The team members’ feelings varied greatly, you can see from the chart that the sprint demo went well though because everyone felt pretty good at the end.

The next step is to ask each person to comment on his/her line. Here’s what the team said:

Mr Green – a skeptic at first.

Mr Green is a very influential person in the group and the architect, he was the first to go. He said that he was a bit skeptical at first (as everyone had noticed during the scrum training right before the sprint started). He was worried that sitting and working in a team room would interfere too much with his flow and his privacy. As the sprint went on, he came to appreciate how quick and easy communication was with the new setup and realized that it was rather fun working that way. And when the first demo went well, well…

Mr Blue – a scrum advocate who got lonely.

Mr Blue was one of the driving forces in introducing Scrum to the company and the only one who was a certified scrum master. So I was a bit surprised and worried that he had such a dip after the first week. As it turns out, during the second week he had to work from home because his kids were sick, so he felt isolated and unproductive.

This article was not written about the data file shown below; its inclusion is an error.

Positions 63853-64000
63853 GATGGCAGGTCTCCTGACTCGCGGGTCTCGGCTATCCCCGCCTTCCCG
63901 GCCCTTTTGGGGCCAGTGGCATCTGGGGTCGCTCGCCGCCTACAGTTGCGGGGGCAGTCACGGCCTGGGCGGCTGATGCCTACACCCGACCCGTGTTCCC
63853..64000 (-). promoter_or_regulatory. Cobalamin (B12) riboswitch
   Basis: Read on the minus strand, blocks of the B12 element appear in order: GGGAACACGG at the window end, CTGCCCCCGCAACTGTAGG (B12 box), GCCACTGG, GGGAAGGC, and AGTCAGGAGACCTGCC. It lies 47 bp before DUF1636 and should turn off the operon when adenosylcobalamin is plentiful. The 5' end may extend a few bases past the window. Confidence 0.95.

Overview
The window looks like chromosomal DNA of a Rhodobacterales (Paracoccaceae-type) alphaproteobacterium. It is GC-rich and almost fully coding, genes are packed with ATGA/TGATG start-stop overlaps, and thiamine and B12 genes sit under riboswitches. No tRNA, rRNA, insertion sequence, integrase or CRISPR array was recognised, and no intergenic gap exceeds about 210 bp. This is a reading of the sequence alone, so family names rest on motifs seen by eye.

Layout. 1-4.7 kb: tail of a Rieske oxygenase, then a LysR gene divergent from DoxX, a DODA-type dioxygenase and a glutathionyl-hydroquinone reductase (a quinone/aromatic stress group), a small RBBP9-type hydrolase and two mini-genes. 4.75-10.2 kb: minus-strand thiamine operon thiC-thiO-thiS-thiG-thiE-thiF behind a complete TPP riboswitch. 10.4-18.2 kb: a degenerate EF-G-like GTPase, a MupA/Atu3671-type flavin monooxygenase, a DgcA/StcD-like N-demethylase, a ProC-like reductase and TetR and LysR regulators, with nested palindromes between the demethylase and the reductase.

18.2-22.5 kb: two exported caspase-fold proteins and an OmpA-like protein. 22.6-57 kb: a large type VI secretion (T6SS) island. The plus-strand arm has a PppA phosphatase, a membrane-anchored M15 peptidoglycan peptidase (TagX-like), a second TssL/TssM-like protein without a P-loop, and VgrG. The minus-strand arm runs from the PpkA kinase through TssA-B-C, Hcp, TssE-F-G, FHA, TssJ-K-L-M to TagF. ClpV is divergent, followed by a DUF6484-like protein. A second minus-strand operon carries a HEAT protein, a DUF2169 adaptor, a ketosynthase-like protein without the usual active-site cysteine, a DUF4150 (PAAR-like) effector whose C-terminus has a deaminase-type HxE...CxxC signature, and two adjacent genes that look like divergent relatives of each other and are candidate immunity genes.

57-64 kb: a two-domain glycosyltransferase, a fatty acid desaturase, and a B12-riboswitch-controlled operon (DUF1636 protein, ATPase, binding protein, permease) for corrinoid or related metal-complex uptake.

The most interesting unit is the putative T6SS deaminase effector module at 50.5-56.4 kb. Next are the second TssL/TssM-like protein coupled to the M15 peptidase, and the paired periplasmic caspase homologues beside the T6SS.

Mr Orange – an enthusiast both when skeptical and when not.

Mr Orange was also one of the skeptical-at-first but enthusiastically so. At the beginning of the sprint he felt that it was fun and that it worked for him. The problem was that they actually completed the whole sprint backlog mid-sprint and he thought that was boring and unproductive. As soon that they got some extra work from the product owner he was happy again.

Are Emo-lines useful?

The team thinks so, and they decided to use them at the next retrospective. The second time they got even more out of the chart, each line showed more variation and the explanations were more detailed.

They are also valuable to me as a coach. Even when I am not with the team during the sprint I get detailed feedback about how the team feels at the end of each sprint.

I also noticed more than one surprised look on the other team members’ faces when Mr Green talked about his line, and I think some team building took place.

Here’s a picture of the whiteboard:

*If someone has another name for these, please let me know, I heard about them from my colleague David Barnholdt, and he didn’t have a name either.

Emo, see http://en.wikipedia.org/wiki/Emo